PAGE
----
Another of my favorites here, this story by Beverly Jensen is an excellent example of insight into a family script via dialogue in particular, and brought out by a dramatic change in the lives of the characters via the death of the patriarch. It is an obvious time for such revelation of secrets and hidden thoughts; a wake, especially one where the body is in transit to reach the event, is always a time for mumblings and gossip and emotional confrontation. Jensen does an exquisite job of gradually exposing the family members in their strengths and weaknesses as they face this change, this loss of their father, and face their childhood and hidden resentments.
Jensen follows a linear narrative–actually a parallel linear narrative as she switches back and forth between the brother and sister Avis and Dalton who are accompanying their father’s casket home to Canada from Connecticut, and the two sisters Emma and Idella who await their return up North. I have posted on the nature of the two stories and the similarity to hypertext on the Creative Writing weblog, feeling it is a good point to make about weaving story.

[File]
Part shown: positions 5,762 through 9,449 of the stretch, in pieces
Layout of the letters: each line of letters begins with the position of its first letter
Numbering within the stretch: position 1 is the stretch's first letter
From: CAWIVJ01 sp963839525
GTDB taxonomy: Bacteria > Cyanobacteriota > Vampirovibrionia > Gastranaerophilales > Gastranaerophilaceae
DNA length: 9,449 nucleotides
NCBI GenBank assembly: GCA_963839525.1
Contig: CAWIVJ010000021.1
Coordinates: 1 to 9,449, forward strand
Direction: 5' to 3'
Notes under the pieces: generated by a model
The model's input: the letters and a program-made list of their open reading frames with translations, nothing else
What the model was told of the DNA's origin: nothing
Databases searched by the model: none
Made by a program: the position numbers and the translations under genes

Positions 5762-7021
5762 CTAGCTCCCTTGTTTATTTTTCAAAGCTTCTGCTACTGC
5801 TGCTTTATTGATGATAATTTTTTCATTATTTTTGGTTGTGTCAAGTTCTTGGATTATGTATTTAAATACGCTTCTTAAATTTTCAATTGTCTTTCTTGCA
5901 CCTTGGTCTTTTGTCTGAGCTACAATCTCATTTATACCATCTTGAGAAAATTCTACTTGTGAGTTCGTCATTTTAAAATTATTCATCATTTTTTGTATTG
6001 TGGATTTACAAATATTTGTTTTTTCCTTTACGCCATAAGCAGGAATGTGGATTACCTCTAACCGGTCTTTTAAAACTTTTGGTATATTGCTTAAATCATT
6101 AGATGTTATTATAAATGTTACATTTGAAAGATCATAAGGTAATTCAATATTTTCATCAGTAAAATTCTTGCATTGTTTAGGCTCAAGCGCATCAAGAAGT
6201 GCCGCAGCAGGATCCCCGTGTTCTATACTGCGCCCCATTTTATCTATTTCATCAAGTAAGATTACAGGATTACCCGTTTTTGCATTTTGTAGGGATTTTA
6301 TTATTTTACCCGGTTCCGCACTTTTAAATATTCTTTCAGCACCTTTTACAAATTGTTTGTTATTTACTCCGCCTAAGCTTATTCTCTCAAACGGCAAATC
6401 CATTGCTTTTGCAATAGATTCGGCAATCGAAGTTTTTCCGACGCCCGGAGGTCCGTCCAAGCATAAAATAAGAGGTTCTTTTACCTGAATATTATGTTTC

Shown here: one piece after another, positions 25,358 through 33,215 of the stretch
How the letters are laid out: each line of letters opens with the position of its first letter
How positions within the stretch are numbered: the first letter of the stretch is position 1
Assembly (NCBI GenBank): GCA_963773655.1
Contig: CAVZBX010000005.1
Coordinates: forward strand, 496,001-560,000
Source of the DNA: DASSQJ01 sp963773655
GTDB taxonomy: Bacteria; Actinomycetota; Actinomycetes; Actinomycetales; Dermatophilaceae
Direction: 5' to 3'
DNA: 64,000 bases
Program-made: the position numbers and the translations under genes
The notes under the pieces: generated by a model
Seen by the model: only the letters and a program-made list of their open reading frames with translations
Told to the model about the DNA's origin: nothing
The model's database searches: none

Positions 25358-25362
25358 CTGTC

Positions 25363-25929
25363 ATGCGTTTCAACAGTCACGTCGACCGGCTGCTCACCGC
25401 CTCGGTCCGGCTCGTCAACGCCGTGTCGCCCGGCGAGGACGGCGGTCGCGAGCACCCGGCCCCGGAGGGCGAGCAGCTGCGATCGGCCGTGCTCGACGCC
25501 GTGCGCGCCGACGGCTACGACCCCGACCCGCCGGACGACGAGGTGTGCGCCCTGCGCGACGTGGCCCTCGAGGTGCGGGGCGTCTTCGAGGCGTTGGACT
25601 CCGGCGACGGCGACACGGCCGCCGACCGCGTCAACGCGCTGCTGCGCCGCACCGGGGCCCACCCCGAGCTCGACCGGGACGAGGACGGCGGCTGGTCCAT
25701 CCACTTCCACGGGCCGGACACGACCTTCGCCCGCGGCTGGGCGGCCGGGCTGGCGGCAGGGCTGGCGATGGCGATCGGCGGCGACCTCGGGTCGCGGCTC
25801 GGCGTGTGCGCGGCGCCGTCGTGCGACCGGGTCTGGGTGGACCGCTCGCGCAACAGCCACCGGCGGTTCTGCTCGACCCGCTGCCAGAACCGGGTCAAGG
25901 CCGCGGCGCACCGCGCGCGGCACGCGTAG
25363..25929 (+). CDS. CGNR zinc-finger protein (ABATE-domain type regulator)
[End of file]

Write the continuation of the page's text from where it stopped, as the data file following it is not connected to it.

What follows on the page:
There are plenty of complications that arise on the journey, the first obviously being the discovery that their father’s casket has remained behind in CT at the train station. There is an ice storm that creates problems in both places of story, and in fact, is cleverly used by Jensen as an opening into further discovery of her characters, i.e., Idella’s squirrel coat that protects her from the icy cold yet raises questions of character by her family. There is a tie among the family–a truly dysfunctional family–in the drinking that has caused problems for many of their generations and yet it is the one thing that serves to bind them together in times of stress.
Wonderfully written, entertaining and soulful, reminiscent of the days of Faulkner and Hemingway and a much less innocent era (they simply hid things instead of flaunting them as we tend to do now), this is surely one of the best of the best of 2007.